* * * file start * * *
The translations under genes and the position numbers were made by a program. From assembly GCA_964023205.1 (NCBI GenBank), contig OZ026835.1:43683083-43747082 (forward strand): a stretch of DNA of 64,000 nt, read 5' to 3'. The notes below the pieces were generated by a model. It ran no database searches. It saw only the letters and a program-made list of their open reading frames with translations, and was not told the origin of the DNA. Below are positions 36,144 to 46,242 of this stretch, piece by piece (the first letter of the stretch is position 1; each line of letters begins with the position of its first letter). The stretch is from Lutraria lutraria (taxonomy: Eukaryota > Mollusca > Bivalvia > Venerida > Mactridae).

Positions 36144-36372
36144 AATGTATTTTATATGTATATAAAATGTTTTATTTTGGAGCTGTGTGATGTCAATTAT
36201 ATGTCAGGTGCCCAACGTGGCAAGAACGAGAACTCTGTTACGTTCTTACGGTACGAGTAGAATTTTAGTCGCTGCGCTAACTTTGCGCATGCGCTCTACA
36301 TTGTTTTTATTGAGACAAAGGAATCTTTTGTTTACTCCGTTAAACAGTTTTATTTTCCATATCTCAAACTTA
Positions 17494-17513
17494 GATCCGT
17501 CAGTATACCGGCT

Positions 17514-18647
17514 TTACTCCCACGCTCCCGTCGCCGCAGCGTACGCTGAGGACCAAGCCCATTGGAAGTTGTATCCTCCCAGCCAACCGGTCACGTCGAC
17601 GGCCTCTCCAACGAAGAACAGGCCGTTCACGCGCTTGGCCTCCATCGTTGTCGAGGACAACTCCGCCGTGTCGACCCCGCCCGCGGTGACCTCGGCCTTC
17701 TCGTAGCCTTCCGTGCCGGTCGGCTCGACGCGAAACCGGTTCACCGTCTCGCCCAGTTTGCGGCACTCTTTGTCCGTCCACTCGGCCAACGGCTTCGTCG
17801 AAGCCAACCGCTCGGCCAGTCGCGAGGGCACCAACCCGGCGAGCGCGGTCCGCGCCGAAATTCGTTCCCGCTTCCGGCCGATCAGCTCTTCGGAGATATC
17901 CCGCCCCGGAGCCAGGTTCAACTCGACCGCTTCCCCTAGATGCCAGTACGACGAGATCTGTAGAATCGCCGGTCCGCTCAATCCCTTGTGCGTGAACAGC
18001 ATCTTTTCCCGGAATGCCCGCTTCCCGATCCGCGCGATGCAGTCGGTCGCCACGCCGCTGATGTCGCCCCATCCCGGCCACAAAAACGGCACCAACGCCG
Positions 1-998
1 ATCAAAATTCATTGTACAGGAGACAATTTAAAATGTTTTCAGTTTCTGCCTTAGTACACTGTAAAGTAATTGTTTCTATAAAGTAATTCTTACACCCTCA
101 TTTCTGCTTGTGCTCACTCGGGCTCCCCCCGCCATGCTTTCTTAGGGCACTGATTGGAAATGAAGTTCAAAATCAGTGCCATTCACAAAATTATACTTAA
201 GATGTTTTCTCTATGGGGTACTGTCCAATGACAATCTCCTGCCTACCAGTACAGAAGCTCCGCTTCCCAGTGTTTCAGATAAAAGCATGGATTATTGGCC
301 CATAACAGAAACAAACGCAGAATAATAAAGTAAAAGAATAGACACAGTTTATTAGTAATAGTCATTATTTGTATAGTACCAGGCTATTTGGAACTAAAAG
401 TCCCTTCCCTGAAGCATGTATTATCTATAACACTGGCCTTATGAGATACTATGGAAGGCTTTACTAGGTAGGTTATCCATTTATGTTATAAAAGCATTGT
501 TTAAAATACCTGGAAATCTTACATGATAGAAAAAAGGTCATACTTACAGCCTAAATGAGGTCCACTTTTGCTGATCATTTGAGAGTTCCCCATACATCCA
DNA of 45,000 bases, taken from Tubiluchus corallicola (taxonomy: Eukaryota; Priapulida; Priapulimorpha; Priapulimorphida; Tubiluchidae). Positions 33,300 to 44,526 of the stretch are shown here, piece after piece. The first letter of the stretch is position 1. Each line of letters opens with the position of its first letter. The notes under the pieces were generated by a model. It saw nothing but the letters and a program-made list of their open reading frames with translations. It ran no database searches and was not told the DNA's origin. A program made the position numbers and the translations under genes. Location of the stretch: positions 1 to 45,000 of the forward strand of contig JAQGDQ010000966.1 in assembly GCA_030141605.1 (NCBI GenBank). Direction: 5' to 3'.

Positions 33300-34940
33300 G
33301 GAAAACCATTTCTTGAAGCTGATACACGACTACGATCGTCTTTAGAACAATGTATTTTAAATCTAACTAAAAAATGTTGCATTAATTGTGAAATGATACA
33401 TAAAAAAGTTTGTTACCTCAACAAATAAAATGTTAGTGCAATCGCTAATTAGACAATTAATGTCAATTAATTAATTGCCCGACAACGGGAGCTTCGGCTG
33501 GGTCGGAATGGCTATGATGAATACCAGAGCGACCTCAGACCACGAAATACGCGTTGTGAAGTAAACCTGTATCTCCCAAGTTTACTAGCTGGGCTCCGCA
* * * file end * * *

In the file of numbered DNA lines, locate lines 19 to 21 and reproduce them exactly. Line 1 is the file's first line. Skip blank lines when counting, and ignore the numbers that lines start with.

201 GATGTTTTCTCTATGGGGTACTGTCCAATGACAATCTCCTGCCTACCAGTACAGAAGCTCCGCTTCCCAGTGTTTCAGATAAAAGCATGGATTATTGGCC
301 CATAACAGAAACAAACGCAGAATAATAAAGTAAAAGAATAGACACAGTTTATTAGTAATAGTCATTATTTGTATAGTACCAGGCTATTTGGAACTAAAAG
401 TCCCTTCCCTGAAGCATGTATTATCTATAACACTGGCCTTATGAGATACTATGGAAGGCTTTACTAGGTAGGTTATCCATTTATGTTATAAAAGCATTGT